receiving, by the computer processor from the server, a listing of locations of one or more other mobile devices present on one or more of the plurality of courts, the listing comprising one or more mobile devices having active user accounts associated with the court game as indicated by the pins; and
plotting, by the computer processor, pins on the one or more of the plurality of courts on the display of the mobile device, the pins indicating the locations of the one or more mobile devices.
2. The method of claim 1, further comprising:
transmitting, by the computer processor to the server, a request to the server for a connection to one or more other mobile devices having active user accounts associated with the court game as indicated by the pins; and
receiving, by the computer processor from the server, the connection to the one or more other mobile devices having active user accounts associated with the court game.
3. The method of claim 1, further comprising employing, by the computer processor, the representational state transfer protocol and application programming interface (API) for the request, the receiving on the display, and the receiving the listing of locations.
4. The method of claim 1, further comprising receiving a list of available parks having court locations within a predetermined radius of the location of the mobile device.
5. The method of claim 1, further comprising receiving, by the computer processor from the server, an activity feed related to the court game.
6. The method of claim 5, further comprising, receiving, from the activity feed, a post of the user of the mobile device and the post of other users of the active accounts based on which of the other users are indicated on the mobile device as friends.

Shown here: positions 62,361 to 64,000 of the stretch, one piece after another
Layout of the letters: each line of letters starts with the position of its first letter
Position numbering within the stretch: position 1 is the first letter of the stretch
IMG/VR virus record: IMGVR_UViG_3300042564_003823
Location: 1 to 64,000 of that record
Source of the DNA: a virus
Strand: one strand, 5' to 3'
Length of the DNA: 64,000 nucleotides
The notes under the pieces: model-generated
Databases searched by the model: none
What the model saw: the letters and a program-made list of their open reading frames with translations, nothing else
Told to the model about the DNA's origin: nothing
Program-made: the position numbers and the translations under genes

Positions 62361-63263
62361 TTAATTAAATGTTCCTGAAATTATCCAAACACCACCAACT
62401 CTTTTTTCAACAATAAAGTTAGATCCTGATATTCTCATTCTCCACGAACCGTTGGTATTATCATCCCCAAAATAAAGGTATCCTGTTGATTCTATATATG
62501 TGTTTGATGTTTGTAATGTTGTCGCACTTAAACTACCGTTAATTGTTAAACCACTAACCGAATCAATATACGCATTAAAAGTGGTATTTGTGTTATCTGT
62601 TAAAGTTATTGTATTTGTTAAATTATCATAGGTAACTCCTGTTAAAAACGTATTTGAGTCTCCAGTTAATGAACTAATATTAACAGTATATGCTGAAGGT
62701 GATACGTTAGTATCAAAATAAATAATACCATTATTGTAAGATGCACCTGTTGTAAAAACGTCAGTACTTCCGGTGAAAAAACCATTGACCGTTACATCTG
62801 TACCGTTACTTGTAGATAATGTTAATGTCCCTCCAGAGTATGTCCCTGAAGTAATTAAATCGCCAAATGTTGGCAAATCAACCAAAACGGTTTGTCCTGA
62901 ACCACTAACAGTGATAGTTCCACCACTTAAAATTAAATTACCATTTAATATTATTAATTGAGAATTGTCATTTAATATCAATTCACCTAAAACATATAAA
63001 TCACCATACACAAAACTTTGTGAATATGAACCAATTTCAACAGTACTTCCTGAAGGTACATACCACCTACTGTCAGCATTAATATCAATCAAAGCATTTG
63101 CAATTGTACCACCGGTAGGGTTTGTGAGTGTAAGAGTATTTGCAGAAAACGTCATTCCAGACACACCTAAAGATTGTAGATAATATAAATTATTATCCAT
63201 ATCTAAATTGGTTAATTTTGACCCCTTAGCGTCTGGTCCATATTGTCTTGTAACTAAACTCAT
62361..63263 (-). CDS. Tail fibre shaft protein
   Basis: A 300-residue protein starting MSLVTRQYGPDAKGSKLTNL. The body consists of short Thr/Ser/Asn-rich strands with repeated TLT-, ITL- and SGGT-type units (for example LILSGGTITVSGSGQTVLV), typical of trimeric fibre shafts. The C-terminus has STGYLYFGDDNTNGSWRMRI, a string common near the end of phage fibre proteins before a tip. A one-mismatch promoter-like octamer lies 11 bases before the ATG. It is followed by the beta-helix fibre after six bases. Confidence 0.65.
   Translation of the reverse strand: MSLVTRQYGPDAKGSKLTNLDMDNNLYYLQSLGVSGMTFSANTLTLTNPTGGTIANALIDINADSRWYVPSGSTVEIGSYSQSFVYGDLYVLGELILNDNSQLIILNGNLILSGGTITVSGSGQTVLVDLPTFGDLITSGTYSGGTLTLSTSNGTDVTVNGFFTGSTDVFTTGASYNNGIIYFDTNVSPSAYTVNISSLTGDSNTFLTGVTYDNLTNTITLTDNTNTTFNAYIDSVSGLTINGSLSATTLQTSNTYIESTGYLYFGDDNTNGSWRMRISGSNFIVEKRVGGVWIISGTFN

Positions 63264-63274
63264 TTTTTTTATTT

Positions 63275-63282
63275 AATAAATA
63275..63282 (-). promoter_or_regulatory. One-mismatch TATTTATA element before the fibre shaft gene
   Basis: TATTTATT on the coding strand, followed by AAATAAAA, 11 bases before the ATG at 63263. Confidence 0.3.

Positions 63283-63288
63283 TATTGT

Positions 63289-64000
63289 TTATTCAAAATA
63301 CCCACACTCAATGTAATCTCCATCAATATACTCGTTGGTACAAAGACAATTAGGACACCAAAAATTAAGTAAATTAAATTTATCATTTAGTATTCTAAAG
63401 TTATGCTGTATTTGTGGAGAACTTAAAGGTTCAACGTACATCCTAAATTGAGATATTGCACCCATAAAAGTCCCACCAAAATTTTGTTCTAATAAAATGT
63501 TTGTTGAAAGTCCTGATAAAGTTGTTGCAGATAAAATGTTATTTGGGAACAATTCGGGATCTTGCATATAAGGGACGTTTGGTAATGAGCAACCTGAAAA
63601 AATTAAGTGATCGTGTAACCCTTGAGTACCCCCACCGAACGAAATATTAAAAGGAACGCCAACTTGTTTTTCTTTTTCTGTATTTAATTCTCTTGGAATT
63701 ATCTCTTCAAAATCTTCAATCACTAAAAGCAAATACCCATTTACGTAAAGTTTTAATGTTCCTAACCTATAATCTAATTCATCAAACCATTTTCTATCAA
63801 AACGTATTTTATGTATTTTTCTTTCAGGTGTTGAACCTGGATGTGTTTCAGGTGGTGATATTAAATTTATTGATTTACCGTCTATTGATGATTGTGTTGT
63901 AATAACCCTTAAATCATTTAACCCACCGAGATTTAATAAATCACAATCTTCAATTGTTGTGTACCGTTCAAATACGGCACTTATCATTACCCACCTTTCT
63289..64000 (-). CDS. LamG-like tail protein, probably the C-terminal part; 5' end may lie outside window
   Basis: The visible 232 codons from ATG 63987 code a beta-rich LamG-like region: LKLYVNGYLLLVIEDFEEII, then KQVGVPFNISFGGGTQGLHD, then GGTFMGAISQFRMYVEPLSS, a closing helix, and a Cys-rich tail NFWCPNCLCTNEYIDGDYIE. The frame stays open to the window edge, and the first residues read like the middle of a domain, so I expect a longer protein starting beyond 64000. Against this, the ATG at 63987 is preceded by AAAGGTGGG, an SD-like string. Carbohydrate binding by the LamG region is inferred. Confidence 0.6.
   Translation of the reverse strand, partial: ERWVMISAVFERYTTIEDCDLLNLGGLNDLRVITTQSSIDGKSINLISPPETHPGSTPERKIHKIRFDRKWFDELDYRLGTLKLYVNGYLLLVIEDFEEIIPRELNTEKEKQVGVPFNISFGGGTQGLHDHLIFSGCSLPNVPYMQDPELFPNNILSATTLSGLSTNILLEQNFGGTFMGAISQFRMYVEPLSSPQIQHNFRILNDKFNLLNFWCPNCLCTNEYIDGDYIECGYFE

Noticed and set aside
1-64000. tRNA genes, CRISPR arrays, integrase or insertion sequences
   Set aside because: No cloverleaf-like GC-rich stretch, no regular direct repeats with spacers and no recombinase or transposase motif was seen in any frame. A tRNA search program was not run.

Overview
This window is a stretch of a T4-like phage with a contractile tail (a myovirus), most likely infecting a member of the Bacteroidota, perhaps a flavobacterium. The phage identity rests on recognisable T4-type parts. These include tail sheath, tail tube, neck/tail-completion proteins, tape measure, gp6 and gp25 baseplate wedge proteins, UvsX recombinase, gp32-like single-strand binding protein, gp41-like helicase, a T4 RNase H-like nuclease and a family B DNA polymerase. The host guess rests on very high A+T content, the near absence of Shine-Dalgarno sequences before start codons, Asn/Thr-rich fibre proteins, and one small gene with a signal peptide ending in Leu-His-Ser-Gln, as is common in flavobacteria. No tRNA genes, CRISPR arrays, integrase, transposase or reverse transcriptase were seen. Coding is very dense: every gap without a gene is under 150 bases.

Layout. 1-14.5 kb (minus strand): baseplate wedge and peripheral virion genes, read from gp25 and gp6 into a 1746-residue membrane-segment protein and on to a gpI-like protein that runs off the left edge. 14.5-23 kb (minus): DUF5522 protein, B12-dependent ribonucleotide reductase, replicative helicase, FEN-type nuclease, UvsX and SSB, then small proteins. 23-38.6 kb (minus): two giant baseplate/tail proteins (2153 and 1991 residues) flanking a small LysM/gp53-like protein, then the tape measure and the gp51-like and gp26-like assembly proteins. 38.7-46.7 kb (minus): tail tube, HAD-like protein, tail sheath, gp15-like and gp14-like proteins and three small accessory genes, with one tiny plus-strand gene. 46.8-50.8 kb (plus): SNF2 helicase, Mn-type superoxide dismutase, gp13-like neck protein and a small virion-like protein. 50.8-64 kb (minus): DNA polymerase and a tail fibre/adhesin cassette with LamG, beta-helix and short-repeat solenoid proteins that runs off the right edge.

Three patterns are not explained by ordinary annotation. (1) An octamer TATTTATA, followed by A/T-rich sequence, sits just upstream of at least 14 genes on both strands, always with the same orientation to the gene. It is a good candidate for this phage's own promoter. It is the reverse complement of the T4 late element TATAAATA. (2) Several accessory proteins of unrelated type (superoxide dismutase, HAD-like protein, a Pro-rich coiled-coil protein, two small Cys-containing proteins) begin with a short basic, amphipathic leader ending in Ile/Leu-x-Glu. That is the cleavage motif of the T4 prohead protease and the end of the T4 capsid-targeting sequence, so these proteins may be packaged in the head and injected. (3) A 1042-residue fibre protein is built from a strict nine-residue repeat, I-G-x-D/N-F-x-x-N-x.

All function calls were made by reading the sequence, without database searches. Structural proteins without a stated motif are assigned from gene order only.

7. The method of claim 6, wherein the post of the user and/or the other users comprises at least one of a picture, a video, or text.
8. The method of claim 1, further comprising displaying, by the computer processor on the display, settings related to the court game.
9. The method of claim 1, further comprising, displaying, by the computer processor on the display, highlights related to the court game.
10. The method of claim 1, further comprising, permitting, by the mobile device, a user to chat with one or more of the other active users.
11. The method of claim 1, further comprising, permitting the user to stay in communication with the one or more other active accounts for a predetermined amount of time.
12. The method of claim 1, wherein the court game is basketball.
13. A system, comprising:
a memory;
a computer processor of a mobile device operatively coupled to the memory, to:
transmit a request to a server for other mobile devices present on one or more of the plurality of courts, the request comprising a location of the mobile device;
receive, from the server, on a display of the mobile device a graphical representation of a plurality of courts used in a court game that are within a predetermined radius of the location of the mobile device;
receive, from the server, a listing of locations of one or more other mobile devices present on one or more of the plurality of courts, the listing comprising one or more mobile devices having active user accounts associated with the court game; and
plot pins on the one or more of the plurality of courts on the display of the mobile device, the pins indicating the locations of the one or more mobile devices.